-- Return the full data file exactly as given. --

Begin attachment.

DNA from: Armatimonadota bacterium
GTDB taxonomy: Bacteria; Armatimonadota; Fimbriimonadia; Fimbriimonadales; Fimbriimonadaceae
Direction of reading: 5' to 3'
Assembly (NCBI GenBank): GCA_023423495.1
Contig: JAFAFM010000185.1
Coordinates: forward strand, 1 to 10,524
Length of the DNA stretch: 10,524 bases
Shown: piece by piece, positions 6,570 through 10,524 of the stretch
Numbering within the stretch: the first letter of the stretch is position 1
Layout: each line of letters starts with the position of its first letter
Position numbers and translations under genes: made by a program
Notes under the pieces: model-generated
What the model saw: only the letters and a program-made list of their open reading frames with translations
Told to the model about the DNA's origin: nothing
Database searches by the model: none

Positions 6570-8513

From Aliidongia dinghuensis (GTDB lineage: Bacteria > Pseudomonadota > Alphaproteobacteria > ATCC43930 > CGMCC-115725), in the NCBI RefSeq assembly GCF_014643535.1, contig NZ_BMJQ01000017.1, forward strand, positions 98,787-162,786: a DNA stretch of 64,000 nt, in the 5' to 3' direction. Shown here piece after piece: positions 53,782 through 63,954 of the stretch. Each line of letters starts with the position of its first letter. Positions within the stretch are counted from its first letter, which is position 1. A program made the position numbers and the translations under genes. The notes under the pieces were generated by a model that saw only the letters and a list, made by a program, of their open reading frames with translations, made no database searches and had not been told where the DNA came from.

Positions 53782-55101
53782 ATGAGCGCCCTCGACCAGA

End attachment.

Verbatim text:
DNA from: Armatimonadota bacterium
GTDB taxonomy: Bacteria; Armatimonadota; Fimbriimonadia; Fimbriimonadales; Fimbriimonadaceae
Direction of reading: 5' to 3'
Assembly (NCBI GenBank): GCA_023423495.1
Contig: JAFAFM010000185.1
Coordinates: forward strand, 1 to 10,524
Length of the DNA stretch: 10,524 bases
Shown: piece by piece, positions 6,570 through 10,524 of the stretch
Numbering within the stretch: the first letter of the stretch is position 1
Layout: each line of letters starts with the position of its first letter
Position numbers and translations under genes: made by a program
Notes under the pieces: model-generated
What the model saw: only the letters and a program-made list of their open reading frames with translations
Told to the model about the DNA's origin: nothing
Database searches by the model: none

Positions 6570-8513

From Aliidongia dinghuensis (GTDB lineage: Bacteria > Pseudomonadota > Alphaproteobacteria > ATCC43930 > CGMCC-115725), in the NCBI RefSeq assembly GCF_014643535.1, contig NZ_BMJQ01000017.1, forward strand, positions 98,787-162,786: a DNA stretch of 64,000 nt, in the 5' to 3' direction. Shown here piece after piece: positions 53,782 through 63,954 of the stretch. Each line of letters starts with the position of its first letter. Positions within the stretch are counted from its first letter, which is position 1. A program made the position numbers and the translations under genes. The notes under the pieces were generated by a model that saw only the letters and a list, made by a program, of their open reading frames with translations, made no database searches and had not been told where the DNA came from.

Positions 53782-55101
53782 ATGAGCGCCCTCGACCAGA